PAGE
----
Does death become us?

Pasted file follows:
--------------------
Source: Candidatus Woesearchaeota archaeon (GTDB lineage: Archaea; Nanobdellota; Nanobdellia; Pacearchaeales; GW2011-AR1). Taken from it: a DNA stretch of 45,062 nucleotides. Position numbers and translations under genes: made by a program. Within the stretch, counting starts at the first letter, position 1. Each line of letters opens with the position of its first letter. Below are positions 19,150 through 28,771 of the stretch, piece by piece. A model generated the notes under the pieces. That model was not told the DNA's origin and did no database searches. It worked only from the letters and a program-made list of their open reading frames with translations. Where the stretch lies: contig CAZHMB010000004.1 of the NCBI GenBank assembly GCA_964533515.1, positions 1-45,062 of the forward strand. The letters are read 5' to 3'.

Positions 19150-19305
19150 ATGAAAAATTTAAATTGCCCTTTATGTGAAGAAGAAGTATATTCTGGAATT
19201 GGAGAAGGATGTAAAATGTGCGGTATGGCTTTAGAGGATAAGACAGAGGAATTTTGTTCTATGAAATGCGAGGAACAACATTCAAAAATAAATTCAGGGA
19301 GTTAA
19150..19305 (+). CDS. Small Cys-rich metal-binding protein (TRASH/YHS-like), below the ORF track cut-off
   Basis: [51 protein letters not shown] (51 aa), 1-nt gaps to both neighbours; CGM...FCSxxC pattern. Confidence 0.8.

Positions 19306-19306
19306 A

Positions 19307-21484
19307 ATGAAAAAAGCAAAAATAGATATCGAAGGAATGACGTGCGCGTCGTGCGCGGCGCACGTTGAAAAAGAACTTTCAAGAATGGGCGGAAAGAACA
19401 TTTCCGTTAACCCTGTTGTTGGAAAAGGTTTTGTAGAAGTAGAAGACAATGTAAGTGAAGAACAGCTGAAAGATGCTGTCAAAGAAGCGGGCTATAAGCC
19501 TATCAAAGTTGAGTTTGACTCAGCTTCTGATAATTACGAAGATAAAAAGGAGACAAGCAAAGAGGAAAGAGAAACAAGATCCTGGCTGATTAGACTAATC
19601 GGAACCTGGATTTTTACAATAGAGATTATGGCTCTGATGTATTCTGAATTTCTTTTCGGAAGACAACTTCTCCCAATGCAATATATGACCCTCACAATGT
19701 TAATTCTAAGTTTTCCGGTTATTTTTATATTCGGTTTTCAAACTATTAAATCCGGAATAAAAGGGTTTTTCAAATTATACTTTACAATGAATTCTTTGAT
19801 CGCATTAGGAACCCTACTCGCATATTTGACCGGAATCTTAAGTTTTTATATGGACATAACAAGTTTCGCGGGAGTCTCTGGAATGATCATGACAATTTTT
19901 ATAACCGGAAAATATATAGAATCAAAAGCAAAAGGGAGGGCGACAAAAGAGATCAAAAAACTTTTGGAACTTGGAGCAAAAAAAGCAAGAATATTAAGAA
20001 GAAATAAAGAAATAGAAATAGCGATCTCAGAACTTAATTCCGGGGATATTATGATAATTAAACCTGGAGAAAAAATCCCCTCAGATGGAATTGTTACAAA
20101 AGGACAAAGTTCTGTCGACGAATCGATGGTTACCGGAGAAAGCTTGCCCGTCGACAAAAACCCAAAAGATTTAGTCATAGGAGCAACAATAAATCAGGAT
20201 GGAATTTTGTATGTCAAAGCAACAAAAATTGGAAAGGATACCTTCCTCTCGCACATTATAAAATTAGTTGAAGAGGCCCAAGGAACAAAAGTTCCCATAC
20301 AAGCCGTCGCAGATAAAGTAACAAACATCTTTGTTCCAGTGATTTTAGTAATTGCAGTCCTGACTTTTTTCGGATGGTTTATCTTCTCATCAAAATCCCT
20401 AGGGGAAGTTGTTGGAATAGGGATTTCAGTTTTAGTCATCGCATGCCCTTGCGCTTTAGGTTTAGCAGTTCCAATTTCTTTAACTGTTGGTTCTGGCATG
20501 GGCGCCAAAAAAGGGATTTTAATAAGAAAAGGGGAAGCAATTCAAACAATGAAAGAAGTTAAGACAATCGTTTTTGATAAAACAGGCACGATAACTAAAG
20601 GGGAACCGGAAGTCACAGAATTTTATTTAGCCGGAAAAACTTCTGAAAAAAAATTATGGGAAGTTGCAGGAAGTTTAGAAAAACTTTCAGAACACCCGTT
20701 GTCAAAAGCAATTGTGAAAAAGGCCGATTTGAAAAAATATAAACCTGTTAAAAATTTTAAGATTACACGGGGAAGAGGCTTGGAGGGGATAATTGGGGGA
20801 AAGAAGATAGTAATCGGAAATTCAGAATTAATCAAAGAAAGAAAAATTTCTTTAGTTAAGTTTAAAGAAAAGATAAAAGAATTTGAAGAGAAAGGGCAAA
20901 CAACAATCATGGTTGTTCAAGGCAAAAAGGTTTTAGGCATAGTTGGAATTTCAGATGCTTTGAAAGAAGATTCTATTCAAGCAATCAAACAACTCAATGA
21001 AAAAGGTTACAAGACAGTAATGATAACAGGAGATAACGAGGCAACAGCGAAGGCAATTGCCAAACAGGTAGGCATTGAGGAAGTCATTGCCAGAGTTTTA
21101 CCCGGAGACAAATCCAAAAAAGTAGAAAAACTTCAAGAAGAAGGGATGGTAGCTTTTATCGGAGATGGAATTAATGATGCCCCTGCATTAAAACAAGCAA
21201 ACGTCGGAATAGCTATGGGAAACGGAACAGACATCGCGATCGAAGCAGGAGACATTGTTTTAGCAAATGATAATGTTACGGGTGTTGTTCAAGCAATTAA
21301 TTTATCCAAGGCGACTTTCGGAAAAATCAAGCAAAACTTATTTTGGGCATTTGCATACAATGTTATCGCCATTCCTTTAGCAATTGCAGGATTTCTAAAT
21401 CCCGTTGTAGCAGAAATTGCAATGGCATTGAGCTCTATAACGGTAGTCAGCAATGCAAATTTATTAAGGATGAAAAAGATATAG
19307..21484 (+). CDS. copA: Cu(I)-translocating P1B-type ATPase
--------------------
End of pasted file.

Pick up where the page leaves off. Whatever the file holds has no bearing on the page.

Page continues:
I facilitated my first funeral this morning since moving to France to serve as pastor of a parish of the French Reformed Church. Arriving and being unknown the mortuary staff was amazed when I shared where I came from. What? You'd leave California to come here? There were nice, professional and competent. It was like I was at one of the nicer mortuaries in my previous home of Oakland. They played music before and after the brief service I led. The room was without art, pale colored, neutral and calming in every aspect - including the idyllic pond scene complete with lillipads and light reflecting into the ceremony room. It was all about being peaceful. Yet I was struck by the way in which those professionals avoided "death." They only referred to the man who had died as "he." The casket was closed. It was as if he was there without being there, without ever being referred to in the first person (except by me) and then conveniently and efficiently carted off to the music of Bach through a hidden door on the western wall of the room.